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Amen corner: Side-hill chip shots can make you feel like a heel

  • The key challenge of a side-hill chip is keeping the heel of the club from hitting the ground first and the ball second. (Courtesy photograph)

Special to the Valley News
Published: 6/12/2019 7:24:32 PM
Modified: 6/12/2019 7:24:23 PM

Last week, we discussed the downhill chip or pitch shot, which requires you to swing the club along the angle of the slope by setting up on your downhill leg with your spine perpendicular and shoulders parallel to the slope. When you deliver the club, you want to hit the ball with a flat left wrist at impact. All of this ensures a successful chip.

(Hint: That summary is my version of a correction from last week. Wink, wink.)

This week, let’s discuss the side-hill pitch shot, with the ball below your feet. It’s a sweet shot when done correctly.

When the ball is below your feet on a chip shot, the heel of the club will tend to strike the ground first, causing all sorts of trouble.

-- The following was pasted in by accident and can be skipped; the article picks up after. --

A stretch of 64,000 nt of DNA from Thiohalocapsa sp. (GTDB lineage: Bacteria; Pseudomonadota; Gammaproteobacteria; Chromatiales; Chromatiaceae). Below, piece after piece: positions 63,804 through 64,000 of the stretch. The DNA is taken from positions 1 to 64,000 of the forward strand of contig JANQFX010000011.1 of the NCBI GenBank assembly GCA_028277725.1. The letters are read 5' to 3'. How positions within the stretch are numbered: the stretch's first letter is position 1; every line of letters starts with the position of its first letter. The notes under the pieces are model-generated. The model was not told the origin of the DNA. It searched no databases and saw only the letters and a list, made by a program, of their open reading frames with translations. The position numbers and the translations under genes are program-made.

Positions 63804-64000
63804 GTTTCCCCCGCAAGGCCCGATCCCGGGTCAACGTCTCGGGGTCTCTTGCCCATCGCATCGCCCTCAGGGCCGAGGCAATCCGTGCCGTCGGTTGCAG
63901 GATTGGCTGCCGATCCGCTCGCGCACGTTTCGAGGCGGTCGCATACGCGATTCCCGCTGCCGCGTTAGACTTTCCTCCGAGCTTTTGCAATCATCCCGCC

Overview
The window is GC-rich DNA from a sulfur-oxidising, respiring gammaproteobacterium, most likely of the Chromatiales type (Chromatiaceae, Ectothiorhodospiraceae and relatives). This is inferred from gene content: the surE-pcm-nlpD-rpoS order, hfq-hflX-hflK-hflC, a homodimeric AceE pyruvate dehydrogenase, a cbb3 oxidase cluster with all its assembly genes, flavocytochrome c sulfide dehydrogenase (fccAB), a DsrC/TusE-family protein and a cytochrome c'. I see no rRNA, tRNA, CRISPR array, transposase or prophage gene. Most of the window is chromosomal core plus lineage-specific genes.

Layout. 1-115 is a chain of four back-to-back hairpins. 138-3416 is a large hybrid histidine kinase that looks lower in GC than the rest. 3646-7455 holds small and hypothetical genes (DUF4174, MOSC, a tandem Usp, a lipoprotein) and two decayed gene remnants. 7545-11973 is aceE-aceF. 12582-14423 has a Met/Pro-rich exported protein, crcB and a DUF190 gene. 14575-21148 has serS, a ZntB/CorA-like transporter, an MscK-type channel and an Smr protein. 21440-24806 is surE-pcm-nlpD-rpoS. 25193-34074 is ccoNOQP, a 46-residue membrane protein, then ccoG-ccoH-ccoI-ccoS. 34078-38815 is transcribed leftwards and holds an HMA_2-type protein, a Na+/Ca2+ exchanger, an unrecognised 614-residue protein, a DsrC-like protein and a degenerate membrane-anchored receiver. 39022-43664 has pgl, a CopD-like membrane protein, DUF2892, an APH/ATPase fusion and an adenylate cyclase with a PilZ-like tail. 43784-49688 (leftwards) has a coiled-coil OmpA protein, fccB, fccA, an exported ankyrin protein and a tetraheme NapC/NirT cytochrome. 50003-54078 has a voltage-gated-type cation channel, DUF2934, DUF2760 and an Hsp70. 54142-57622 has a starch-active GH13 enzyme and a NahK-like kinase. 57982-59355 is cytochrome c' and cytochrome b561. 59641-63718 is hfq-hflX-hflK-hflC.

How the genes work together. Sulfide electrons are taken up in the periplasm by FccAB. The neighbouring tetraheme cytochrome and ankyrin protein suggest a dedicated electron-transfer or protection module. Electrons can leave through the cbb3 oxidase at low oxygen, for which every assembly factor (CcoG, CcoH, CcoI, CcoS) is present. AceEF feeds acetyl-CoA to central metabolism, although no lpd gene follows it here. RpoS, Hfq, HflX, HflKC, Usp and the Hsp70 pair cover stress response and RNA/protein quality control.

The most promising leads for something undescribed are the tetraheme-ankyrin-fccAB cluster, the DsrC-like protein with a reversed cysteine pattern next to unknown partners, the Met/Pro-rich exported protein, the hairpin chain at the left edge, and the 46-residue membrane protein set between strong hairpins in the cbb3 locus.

The most common misses are when the heel of the club strikes the ground first and the leading edge of the club blades the ball across the green. Another miss is when the heel strikes the ground first, closing the club face and pulling the ball left.

To help combat the club’s heel from taking over, move a little closer to the ball. This will force the club more upright and give you more of the club’s sole to interact with the ground.

Depending of the severity of the slope, you may have to sit — or move your rear end — a little closer to the ground. The helps the club meet the low point of the ground.

Also, as you swing the club toward the ball, it will be important to maintain your posture, or forward bend. The tendency is to stand up to counterbalance the slope, preventing the club from getting under the ball.

Finally, because you’re on a slope and it’s difficult to maintain balance, you won’t be able to move your legs dynamically, forcing more of a hands-and-arms swing. As a result, these shots will require a little more swing of the club head to deliver the energy and create the distance you want.

It’s a delicate shot, like cutting the first piece out of a brownie pan. Sometimes it’s clean, and sometimes it crumbles. When done correctly, it’s oh so sweet. Good luck!

Peter Harris is the director of Golf at the Fore-U Golf Center in West Lebanon. His column appears weekly in the Recreation page during the golf season.




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